The 2014 vintage started slow and wet in Burgundy but the climatic situation improved and the long dry and warm autumn allowed for great qualities if vineyard work was accurate and producers took the risk of waiting.
Most reports focus on the fresh and vivid acidity and the great quality of white wines
which is true, but also the reds are worth considering.
In November 2015 I went to a 2014 vintage tasting in Gevrey where 150 wines, from Village to GC level were shown.
In combination with other tastings my conclusion for the 2014 vintage is that it's a true "winemakers" vintage where great wines can be found but some wines did not reflect the quality potential of the site.
So it comes down to the old rule of buying Burgundy wines: know your wines for sure, but even more important, know your producers and how they did in any given vintage.
As it seems a very inhomogeneous vintage, why bother?
Well, quality was very good but the production in 2012 and 2013 was minuscule driving demand and prices. Already now, 2015 is legendary and will supply a regular amount. Asia and the US are booming and many buyers concentrated early on the 2015 vintage.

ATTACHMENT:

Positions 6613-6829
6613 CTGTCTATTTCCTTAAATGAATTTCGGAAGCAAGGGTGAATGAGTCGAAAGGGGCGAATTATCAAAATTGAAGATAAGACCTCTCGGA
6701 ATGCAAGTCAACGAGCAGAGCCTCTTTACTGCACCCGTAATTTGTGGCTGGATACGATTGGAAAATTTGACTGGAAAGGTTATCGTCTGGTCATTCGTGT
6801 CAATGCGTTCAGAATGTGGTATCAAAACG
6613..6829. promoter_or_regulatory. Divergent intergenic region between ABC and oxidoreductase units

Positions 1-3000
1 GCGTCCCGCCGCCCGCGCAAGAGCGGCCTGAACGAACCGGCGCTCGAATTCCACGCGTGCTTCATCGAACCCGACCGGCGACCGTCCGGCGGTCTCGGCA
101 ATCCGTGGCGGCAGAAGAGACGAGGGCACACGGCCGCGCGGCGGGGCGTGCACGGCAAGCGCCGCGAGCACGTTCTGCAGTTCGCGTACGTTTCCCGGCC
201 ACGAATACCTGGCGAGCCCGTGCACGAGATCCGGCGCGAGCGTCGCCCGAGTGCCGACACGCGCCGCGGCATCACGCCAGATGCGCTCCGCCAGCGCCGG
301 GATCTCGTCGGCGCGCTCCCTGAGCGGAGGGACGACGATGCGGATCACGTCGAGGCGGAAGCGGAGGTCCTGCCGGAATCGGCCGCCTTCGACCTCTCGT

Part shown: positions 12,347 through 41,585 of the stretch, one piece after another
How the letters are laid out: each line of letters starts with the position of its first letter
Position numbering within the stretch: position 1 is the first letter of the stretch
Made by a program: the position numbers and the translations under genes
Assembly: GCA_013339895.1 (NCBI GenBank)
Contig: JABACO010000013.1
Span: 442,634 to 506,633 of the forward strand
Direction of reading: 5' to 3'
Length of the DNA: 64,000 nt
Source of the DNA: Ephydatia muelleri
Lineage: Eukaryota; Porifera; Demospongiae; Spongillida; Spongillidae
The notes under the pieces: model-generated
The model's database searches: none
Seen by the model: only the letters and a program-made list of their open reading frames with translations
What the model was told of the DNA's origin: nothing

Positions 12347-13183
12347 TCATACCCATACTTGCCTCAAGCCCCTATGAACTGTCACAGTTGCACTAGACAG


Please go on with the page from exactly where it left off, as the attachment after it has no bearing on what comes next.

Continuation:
This lead to a tendency of overlooking the 2014 vintage, especially as in the early stage, press coverage of the vintage was unfriendly.
There is excellent wines from that vintage to be discovered and they will be earlier approachable than those from 2013 or 2015.
Now is the time to get those wines as I am sure, that very soon, Sommeliers and aficionados will discover that overlooked vintage.
Below I add some tasting notes from Gevrey. These northerly vineyards produced very good wines in 2014 giving an idea of what may have been produced further south.
The tasting notes were written at the tasting in Gevrey.